GRIFFIN: And when Hillary Clinton became secretary of state, Mills left the board of the Clinton Foundation and became Hillary Clinton's chief of staff.

The secrecy about the New York trip, the duel roles played by trusted assistants, the mixing of business between state, Clinton Foundation and its donors, all play into a central theme of Donald Trump's campaign, that politicians like the Clintons use government to Benefit themselves.

TRUMP: These are crooked people. They've been crooked from the beginning. You look hat that foundation. It's pure theft and pure crookedness.

GRIFFIN: Cheryl Mills' attorney says her client was simply doing volunteer work for a charitable foundation. She was not paid.

The Clinton Foundation also says Mills was not a paid employee.

And late today, Clinton campaign spokesman, Brian Fallon, sent this statement: "Cheryl volunteered her personal time to a charitable organization, as she has to other charities. Cheryl paid for her travel to New York City personally. And it was crystal clear to all involved that this had nothing to do with her official duties. The idea that this poses a conflict of interest is absurd."

Drew Griffin, CNN, Atlanta.


HARLOW: Thank you, Drew.

[15:44:28] Coming up next, live in the CNN NEWSROOM, Donald Trump is refusing to release his tax returns, so we will ask his senior economic adviser, why, next.


HARLOW: Hillary Clinton released her 2015 tax returns on Friday, putting pressure on Donald Trump to do the same. For months, Trump has said he will not release his tax returns because he is being audited. Now the Clintons made $10.6 million last year when they filed jointly and they paid an effective tax rate of 31 percent. That's what the return showed.

On the campaign trail today, vice presidential candidate, Tim Kaine, floated a theory as to why he thinks perhaps Donald Trump has not released his returns.


SEN. TIM KAINE, (D), VIRGINIA & VICE PRESIDENTIAL CANDIDATE: What doesn't he want to show? It could be, you know, he brags about all the stuff he has done for charity. But there has been some good articles to suggest that's all brags and it's not really backed up. In fact, there was one just this week where he has been claiming to have given $20 million to St. Jude's Hospital. And "The Washington Post" dug into it and could find no record of any such gift.

We might find that this generosity that he is claiming is just smoke and mirrors.


HARLOW: Trump's senior economic adviser, David Malpass, is with me. He is also the chief economist for Bear Stearns.

David, thank you for being with me, sir.

Let me begin with this, Donald Trump says he is being audited and won't release the returns until after the audit. We haven't seen proof of an audit. He could release the audit letter that the IRS sends to everyone they are auditing. Why not do that.

[15:49:49] DAVID MALPASS, SENIOR ECONOMIC ADVISOR, DONALD TRUMP PRESIDENTIAL CAMPAIGN & CHIEF ECONOMIST, BEAR STEARNS: There's nothing new to thins. So you can run clips about innuendo. I was invited here to talk about the dramatic difference between the two tax programs.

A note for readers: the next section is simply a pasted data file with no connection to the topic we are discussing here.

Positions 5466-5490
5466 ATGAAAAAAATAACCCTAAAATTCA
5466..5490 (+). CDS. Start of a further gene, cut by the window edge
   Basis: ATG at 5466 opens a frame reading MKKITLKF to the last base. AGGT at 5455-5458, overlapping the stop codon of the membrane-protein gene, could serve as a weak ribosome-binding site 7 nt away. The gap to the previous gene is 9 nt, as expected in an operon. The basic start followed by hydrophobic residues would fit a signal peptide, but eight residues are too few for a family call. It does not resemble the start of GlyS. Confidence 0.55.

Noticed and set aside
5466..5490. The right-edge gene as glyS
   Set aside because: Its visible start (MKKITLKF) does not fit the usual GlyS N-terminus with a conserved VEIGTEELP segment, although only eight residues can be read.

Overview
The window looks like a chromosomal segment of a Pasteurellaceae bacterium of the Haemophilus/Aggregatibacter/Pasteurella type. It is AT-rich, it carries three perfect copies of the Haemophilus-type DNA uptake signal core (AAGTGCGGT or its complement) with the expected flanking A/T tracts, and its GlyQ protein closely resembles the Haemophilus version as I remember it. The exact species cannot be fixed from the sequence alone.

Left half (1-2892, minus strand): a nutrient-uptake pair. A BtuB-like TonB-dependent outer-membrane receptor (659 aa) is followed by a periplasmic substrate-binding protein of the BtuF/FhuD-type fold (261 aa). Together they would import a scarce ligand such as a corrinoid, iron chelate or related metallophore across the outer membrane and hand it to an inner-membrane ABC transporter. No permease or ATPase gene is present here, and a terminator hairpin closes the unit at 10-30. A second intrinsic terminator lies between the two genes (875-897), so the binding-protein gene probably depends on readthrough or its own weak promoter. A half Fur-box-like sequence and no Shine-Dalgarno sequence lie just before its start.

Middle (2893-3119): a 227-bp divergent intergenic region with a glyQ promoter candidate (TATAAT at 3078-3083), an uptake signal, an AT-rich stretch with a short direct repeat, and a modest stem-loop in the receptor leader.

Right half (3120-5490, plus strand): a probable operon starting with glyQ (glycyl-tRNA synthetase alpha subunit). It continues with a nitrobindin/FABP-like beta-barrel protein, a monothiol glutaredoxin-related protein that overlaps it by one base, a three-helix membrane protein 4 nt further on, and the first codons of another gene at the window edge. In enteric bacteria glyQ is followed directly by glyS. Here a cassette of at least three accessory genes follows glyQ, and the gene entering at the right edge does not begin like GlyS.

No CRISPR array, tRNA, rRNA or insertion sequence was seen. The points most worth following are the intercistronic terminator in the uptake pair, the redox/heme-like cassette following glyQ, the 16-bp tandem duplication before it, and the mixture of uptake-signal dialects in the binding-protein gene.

Hillary Clinton is running on the idea of status quo, of continued special interests dominating Washington, and higher tax rates. And Trump is running for -- to create a transformation of Washington that will make it more effective and lower the tax rates. So that's what the election is about. And you can't make it about other stuff, even by running over and over again the same stories.

HARLOW: Well, I do think transparency is key on both sides. And to be very clear, look, many people are calling on Hillary Clinton to release the transcripts of those speeches, the paid speeches she gave to those Wall Street banks. In her tax returns, we saw that 60 percent of her income last year came from paid speeches. So the media and the public are asking both candidates for transparency.

I'm asking you, as an economic adviser to Donald Trump, why not release the audit letter? Also, even if you are not going the release your full returns, why not release a few key pieces, like the marginal tax rate, like your charitable contributions? Isn't it important for the public to see?

MALPASS: Right. He has answered that many times. What I wanted to do was correct the media in some of the errors that are creeping in on the tax plans themselves. There was a big "New York Times" article this morning that hit on this child care credit, which is an important difference between the two plans. There are numerous errors creeping in. Hillary Clinton on Thursday talked about it being a tax credit for the rich. And that's simply not correct. It's capped. And it's going to benefit the middle class. That's a general problem with the coverage of the two tax plans. Trump's plan is specifically designed to help the middle class and to create jobs. And Hillary Clinton wants to raise tax rates --